By Chris King •
Updated: 04 Jun 2022 • 15:48
Commuters and travellers in London face possible months of chaos from tomorrow, Friday, January 7. Tube drivers on the Underground are due to begin what will be their longest strike ever.
This strike, on Saturday and Sunday nights, could possibly continue into the summer, and is already being tipped to create “severe disruption” to services until June 19.
A walk-out is set to be staged by members of the Rail, Maritime, and Transport union (RMT) on the Central and Victoria lines night Tube services. These two lines are currently the only ones operating at night, which in theory, means the whole Underground would be shut down at night.
RMT general secretary Mick Lynch has warned that Londoners will be the only victims of this fallout between the union and travel chiefs. It has been on the cards since last August, when new shifts were established, which asked drivers to work four night shift weekends.
Andy Lord, managing director of London Underground commented, “We’re disappointed that once again the RMT is continuing to push for strike action that is likely to cause further unnecessary disruption”.
“We’re calling on the RMT to join us for talks so we can work together to resolve this dispute around roster changes, which mean no job losses and greater flexibility for drivers”, he continued.
Adding, “If these six months of action do go ahead, we will continue to operate as regular a service as possible. However, customers are advised to check before they travel, and use buses to complete their journeys where required. I apologise to them for the impact this unnecessary action will have on their journeys”.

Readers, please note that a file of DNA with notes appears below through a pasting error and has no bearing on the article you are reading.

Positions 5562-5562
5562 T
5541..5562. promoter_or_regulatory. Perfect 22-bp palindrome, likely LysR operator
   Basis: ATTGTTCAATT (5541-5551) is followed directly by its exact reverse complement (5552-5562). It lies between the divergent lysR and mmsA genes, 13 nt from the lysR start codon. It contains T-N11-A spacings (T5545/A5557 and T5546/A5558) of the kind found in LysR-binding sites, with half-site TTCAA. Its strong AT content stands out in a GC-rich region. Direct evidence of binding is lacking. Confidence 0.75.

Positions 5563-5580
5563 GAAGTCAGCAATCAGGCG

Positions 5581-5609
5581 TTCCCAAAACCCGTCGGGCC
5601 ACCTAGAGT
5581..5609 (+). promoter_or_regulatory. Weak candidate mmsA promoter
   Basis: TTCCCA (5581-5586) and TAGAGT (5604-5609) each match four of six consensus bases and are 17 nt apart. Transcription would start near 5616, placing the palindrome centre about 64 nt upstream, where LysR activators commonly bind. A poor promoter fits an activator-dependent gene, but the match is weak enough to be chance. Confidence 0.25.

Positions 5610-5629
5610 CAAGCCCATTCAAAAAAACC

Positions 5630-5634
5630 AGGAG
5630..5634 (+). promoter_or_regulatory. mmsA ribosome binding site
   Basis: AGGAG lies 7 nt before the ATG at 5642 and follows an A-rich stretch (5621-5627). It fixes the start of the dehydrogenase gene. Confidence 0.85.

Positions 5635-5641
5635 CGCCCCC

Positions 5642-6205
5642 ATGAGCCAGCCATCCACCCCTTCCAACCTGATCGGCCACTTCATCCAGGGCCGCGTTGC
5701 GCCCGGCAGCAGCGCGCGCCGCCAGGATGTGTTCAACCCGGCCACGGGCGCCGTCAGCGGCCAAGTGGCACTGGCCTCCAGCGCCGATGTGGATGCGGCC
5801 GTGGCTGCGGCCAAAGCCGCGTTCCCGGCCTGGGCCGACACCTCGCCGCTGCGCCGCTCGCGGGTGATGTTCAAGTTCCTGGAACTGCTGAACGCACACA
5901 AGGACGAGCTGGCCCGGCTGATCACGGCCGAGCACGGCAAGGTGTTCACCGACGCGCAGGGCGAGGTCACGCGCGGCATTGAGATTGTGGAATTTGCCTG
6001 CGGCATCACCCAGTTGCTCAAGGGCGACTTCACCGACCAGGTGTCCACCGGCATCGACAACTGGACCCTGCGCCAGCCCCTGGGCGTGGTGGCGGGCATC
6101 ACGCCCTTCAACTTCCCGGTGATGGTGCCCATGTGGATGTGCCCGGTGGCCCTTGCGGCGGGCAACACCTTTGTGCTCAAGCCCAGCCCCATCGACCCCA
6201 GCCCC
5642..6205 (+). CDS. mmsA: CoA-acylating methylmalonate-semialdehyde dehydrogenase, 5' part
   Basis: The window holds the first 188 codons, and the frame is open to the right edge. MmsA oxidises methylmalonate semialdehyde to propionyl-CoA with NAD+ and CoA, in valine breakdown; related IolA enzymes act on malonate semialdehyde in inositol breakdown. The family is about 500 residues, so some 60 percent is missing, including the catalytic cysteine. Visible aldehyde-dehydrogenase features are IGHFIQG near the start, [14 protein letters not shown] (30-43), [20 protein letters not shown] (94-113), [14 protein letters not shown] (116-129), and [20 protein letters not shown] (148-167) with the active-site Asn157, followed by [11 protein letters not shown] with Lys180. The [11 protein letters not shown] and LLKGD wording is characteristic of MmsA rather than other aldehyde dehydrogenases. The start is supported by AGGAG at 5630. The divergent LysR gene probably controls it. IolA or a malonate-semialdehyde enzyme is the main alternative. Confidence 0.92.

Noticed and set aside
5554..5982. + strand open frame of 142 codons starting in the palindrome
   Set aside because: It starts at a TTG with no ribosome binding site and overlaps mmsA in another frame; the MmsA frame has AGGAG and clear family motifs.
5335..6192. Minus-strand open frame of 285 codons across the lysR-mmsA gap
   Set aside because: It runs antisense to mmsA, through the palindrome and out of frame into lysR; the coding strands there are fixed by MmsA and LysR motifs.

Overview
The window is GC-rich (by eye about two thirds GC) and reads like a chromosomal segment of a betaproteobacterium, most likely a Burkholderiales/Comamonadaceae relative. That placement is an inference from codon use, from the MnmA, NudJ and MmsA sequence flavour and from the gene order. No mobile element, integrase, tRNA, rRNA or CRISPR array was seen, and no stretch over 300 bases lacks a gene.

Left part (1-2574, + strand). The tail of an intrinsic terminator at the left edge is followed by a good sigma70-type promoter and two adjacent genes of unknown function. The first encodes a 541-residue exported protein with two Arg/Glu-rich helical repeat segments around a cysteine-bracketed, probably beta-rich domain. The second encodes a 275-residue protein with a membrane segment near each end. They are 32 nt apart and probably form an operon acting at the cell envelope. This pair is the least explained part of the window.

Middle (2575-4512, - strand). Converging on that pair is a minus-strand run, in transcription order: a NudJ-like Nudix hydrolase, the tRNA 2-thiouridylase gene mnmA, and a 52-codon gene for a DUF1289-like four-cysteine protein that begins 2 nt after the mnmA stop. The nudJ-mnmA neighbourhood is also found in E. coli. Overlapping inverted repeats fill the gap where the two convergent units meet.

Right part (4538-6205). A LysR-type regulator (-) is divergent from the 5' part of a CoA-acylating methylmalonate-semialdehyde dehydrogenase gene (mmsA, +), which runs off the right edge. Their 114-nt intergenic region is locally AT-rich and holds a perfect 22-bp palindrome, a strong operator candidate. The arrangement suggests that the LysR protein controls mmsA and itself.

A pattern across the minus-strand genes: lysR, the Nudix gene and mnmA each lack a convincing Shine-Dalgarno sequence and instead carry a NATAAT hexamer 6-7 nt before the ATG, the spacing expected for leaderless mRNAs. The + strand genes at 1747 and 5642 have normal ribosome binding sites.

In response, Mick Lynch said, “If London Underground and the mayor thought this fight for progressive and family-friendly working practices was going away they need to think again”.
“RMT has repeatedly put forward cost-neutral proposals that would repair the damage unleashed by deleting 200 driver posts, and which would dig the Underground out of this mess. They have ignored us, and that approach will have severe consequences for Londoners through to the summer”, he added.
The strike action begins from 7pm tomorrow, and travellers have been warned of delays and cancellations on affected days. Transport for London (TfL) pointed out that daytime services on both lines will start up as normal, at around 5am on Saturdays, and 6am on Sundays, as reported by thesun.co.uk.
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Originally from Wales, Chris spent years on the Costa del Sol before moving to the Algarve where he is a web reporter for The Euro Weekly News covering international and Spanish national news.
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